10. Seeing this episode now and hearing the conversation that Josh and Mr. Breckenridge have about the state of this country and how it’s unfinished hits hard. Twenty-some odd years later and this country still isn’t finished. It just keeps suffering setbacks, mostly because of deeply rooted institutional and other forms of racism. It’s rough.

There are a lot of good things in this episode and some bad. Today we’re going to focus on the good because I could spend a whole lot going on and on about how Mallory deserves better and Leo was right to mess with Sam because Mallory doesn’t need or deserve Sam. No, the great thing about this episode is how the narrative balances the light with the deep. The great thing about this episode is the acting and the character growth we see with Zoey and Charlie. We get to see CJ and the rest of the staff blow off steam and we got to see Toby smile. All of these are just fantastic ways we get to see the cast stretch their legs and give the audience more to relate to.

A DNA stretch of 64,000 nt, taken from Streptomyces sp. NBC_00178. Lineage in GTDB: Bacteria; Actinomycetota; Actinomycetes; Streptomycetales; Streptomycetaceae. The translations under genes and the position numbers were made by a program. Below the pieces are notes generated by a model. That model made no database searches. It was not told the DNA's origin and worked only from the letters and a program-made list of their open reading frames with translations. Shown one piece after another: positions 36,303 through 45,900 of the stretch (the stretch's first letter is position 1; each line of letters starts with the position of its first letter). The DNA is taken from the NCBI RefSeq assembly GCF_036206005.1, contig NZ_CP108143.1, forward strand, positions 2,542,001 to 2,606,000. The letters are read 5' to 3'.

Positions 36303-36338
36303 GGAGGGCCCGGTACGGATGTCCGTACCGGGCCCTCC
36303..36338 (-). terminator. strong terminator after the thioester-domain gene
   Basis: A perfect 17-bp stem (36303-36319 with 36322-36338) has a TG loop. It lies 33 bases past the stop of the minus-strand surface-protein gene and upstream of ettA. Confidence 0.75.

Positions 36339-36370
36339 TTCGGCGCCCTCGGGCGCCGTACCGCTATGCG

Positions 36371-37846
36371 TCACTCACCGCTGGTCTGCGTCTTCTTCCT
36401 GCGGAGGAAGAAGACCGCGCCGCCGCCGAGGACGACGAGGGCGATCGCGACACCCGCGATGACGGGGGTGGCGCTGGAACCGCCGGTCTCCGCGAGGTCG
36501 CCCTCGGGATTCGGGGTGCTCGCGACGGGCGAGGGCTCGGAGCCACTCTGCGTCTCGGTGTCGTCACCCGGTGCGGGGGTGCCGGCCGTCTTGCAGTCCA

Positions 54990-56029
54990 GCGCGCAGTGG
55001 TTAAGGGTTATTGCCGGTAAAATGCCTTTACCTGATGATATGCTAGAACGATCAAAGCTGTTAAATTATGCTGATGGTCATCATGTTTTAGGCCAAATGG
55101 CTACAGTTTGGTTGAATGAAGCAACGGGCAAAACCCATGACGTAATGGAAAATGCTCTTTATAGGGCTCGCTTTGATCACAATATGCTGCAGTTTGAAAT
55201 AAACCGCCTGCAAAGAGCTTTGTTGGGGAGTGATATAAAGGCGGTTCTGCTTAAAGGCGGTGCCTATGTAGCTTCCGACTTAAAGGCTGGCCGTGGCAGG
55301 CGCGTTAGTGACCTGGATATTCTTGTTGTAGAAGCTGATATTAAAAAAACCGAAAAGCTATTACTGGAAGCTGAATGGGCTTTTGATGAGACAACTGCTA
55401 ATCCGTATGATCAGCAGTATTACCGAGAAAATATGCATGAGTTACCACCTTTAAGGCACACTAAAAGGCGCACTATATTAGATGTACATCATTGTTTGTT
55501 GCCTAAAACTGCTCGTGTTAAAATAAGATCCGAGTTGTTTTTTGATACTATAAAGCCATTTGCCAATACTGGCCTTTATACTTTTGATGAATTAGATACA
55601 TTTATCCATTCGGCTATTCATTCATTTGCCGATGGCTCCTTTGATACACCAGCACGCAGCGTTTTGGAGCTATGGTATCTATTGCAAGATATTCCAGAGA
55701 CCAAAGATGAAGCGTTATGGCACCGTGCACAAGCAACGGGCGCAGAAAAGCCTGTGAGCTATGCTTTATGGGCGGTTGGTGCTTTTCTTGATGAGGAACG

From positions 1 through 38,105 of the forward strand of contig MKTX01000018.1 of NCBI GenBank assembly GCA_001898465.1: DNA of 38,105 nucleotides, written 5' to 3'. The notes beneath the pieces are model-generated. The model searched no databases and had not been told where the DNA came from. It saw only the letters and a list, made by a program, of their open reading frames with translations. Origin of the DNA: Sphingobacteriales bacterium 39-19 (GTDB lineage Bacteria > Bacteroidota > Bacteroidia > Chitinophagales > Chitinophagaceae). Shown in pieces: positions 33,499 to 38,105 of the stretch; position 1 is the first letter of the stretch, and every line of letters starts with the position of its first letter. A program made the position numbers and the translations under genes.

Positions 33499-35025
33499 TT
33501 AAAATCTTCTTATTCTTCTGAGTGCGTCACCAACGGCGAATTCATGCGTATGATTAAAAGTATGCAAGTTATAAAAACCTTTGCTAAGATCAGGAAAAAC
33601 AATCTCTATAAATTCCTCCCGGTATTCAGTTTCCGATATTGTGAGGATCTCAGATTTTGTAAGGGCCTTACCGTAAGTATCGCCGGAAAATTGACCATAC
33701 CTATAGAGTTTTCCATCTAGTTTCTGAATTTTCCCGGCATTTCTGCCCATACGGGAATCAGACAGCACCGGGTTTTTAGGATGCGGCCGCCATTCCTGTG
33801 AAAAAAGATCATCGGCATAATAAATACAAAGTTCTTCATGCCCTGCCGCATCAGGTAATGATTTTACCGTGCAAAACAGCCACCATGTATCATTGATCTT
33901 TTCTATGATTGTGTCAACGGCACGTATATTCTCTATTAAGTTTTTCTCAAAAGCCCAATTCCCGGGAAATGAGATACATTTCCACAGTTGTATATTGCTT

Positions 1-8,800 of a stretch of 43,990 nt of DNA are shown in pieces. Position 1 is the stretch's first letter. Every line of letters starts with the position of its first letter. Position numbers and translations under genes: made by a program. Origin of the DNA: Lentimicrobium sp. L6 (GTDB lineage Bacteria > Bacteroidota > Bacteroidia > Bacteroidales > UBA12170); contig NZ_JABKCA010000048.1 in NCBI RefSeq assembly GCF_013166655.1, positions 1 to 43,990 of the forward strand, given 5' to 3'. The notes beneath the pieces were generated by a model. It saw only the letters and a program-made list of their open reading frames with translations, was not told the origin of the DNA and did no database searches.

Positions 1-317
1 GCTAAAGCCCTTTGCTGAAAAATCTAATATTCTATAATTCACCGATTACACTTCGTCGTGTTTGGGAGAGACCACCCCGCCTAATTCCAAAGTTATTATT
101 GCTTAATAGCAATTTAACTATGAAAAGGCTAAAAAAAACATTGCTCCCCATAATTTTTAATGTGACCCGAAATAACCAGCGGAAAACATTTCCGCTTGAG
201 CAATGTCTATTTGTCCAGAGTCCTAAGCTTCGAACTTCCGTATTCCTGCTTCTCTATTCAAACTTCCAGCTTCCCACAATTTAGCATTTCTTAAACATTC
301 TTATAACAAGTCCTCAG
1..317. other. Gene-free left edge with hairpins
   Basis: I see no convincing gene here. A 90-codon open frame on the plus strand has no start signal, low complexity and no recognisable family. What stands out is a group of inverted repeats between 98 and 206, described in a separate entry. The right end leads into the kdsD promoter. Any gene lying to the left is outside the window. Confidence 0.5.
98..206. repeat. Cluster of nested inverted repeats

The best performances of this episode are easily Richard Schiff as well as Carl Lumbly. Schiff has already broken our hearts in “In Excelsis Deo,” the Christmas episode I discussed here. But in this episode, we get to peel back some more layers of Toby and Schiff does some extraordinary things. It’s fantastic to see a different side of Toby. It’s a little weird, but it’s still really cool. How often do we see Toby excited and happy? Not very often. In fact, in the first season, I think the only time we see a good mood from Toby is when he’s not killing himself with his work. His “day of jubilee” and the day after is Toby, basically, blowing off a little steam in celebration for a well-deserved win. He’s not worried about confirming Mendoza. He can take a break and it’s needed.